The Papacy of Experts.

By Carsten Frenzl from Obernburg, Deutschland (faceless) [CC BY 2.0 (http://creativecommons.org/licenses/by/2.0)], via Wikimedia Commons

It is often laughed at, the denial of expert opinions; that when an expert says “jump”, only a fool would question his degree in suicidology – and his knowledge on the subject. You will have heard from pundit postulaters, and educated comedians, that we are living in a post-truth world, why? Because we do not trust the experts anymore.

So what is an expert opinion? Is it one that can only be had with knowledge of the facts, and to deny that opinion is to deny those facts? (Whether they’re provided to you or not?) Is it one that only experts can have, and if you’re not an expert your opinion is not quite as important? Is it one where the qualifier, “expert”, turns opinions into facts. Well it seems to me, the difference between my opinion and an “expert” is the same between an estimate and a guess, one may be more educated, but neither of them are predictions.

The truth is, that an expert is simply just a man who cannot bear to be proven wrong. If he was not, then he would not need to call upon his qualifications to make an argument, he would simply present the facts. In this sense, to preface the word “opinion” with “expert” is like prefacing any word with a pronoun, all it tells us is that it is the opinion of an expert, not that the opinion itself is expert, and it does this because the validity of an opinion does not increase by the skills required for it to be ascertained.

Let’s pretend that I am an expert in literature. I will tell you, in my expert opinion, that the novel Of Mice and Men is objectively better written than Lord of the Flies. And I mean objectively because of its structure, the use of language, and the skilful integration of plot and theme. Would you accept my statement because I know more on the subject than you do? Even if you prefer Lord of the Flies?

“Well no, that’s different, that’s subjective. There is no gradation in prose, there are no numbers in literature.” Well, which expert told you that? And why do you believe him? I have plenty of knowledge in narratology and once more a range of figures and polling data about which styles appeal to more people. I’m not going to show you of course, but you are expected to trust that I have them, after all, I’m an expert on the subject.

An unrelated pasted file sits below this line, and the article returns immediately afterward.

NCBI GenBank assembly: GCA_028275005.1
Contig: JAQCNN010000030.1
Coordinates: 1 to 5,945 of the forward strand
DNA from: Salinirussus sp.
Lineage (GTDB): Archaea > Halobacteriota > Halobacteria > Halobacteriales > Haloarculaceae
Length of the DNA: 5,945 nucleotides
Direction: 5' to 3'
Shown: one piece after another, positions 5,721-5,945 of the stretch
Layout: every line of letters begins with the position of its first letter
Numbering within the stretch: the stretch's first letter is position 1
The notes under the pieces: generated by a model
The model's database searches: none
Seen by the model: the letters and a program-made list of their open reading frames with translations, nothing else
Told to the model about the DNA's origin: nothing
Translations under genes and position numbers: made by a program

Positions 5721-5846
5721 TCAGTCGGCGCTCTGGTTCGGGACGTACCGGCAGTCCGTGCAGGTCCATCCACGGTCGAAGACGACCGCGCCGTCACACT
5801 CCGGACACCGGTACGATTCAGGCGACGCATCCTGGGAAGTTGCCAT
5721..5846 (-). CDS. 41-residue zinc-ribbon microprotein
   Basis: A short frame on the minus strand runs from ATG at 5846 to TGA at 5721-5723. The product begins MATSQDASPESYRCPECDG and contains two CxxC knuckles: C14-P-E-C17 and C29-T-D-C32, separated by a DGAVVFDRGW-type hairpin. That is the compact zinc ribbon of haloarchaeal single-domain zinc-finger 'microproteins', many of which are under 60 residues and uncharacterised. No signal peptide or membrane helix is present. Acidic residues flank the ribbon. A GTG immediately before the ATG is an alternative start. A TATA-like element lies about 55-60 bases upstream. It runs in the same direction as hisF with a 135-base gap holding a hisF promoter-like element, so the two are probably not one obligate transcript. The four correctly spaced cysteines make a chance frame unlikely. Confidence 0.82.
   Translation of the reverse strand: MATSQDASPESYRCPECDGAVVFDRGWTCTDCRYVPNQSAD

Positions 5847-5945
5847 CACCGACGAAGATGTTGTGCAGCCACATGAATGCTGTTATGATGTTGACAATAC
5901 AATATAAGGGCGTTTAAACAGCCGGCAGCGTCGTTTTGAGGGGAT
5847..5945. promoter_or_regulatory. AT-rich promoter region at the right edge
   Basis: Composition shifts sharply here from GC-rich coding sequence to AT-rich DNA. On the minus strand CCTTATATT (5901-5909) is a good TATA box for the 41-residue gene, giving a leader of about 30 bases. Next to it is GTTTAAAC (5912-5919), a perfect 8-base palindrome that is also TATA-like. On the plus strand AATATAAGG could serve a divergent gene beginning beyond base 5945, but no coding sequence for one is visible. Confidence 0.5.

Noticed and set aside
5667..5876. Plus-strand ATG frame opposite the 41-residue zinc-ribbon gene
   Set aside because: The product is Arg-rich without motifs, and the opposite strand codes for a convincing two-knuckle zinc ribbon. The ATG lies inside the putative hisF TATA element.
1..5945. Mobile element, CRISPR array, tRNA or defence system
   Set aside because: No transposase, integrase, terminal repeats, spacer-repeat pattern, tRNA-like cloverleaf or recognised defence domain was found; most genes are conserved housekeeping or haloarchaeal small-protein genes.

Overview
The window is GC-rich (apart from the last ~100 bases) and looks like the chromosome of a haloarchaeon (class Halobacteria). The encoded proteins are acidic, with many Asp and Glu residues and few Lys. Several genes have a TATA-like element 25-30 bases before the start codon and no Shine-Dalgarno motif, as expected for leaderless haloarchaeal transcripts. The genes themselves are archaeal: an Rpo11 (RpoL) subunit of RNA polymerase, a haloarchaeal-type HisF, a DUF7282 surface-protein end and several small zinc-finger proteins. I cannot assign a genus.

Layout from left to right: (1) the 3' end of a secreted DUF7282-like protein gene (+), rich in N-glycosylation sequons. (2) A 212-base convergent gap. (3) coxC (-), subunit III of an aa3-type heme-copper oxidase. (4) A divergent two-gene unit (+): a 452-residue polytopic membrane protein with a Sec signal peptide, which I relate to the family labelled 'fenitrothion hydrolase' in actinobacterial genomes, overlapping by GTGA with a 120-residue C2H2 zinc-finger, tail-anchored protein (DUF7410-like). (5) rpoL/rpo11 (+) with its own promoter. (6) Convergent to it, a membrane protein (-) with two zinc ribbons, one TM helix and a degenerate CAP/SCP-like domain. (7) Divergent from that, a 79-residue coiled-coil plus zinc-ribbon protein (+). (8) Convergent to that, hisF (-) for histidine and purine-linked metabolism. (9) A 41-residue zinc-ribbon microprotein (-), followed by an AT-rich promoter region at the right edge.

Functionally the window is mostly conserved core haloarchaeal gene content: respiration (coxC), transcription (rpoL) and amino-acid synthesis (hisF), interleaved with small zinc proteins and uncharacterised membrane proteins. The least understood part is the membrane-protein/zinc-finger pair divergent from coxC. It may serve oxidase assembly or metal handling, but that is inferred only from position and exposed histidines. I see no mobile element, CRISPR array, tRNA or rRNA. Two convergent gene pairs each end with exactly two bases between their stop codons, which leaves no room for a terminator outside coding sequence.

So when I hear that 97% of scientists can agree, or 9 in 10, all I can think is that if 97% of scientists can agree, when the job of a scientist is to be sceptical until finding proof, then by willing to agree 97% of scientists are not doing their job. Rather, they are being compliant, because if it were proven, it would not have to be agreed. And it is also probably true, that so many of those 97% could merely be banking on each other’s expertise to guide their opinions. On top of that I would trust more the opinion of a friend who’s done his research, than a man who is paid to provide his opinions, as I would trust a friend who has read a book more than I would trust a quote, hand-picked and purchased, from a best-selling author who praises it.

From expert to expert, opinions can be passed down, like teacher to student, through some apostolic succession; bishops of the holy see pass down some truth which is known to be had by the holiness of the man who told it to them, as so can an expert pass down his truth, which is known to be had by the intelligence of the man who told it to him. And if a papacy of God can be dictated by the Counts of Tusculum, and the Theophylacti, a dark-age aristocracy, then is it such a conspiracy to think that a papacy of experts can be corrupted also?

Science has become a religion in two ways; while different in its approach, in evidence over faith, its followers do so by faith and faith alone. The second way, is that both a man with a PhD in Theoretical Physics, and a man who claims to be a successor to Saint Peter, with a direct line to the word of God, can speak ex cathedra (“from the chair”) to define what people should or should not believe. A scientist would say of God that if one cannot provide any evidence, there can be no claim to His existence, and yet all too willing is he to expect to be believed without providing evidence of his own claims. And so too are fans of science willing to proclaim that a belief in God is a form of brainwashing, Church propaganda, and yet not at all willing to look further into the propaganda of “expert opinions”.

So where does it come from? I know we are living in a society which shames people for being wrong more than it teaches them what is right, so maybe people are so afraid of being beaten in a debate, they will preach the reliability of their sources more than help to explain what the sources mean, and how they can be interpreted. That is a real post-truth world, and so I would urge you to remember that truth is refuted by reasonable doubt, and opinions are only upheld by a preponderance of evidence. Experts should be treated atheistically, their opinions no more consecrated than the opinions of an old man in papal regalia.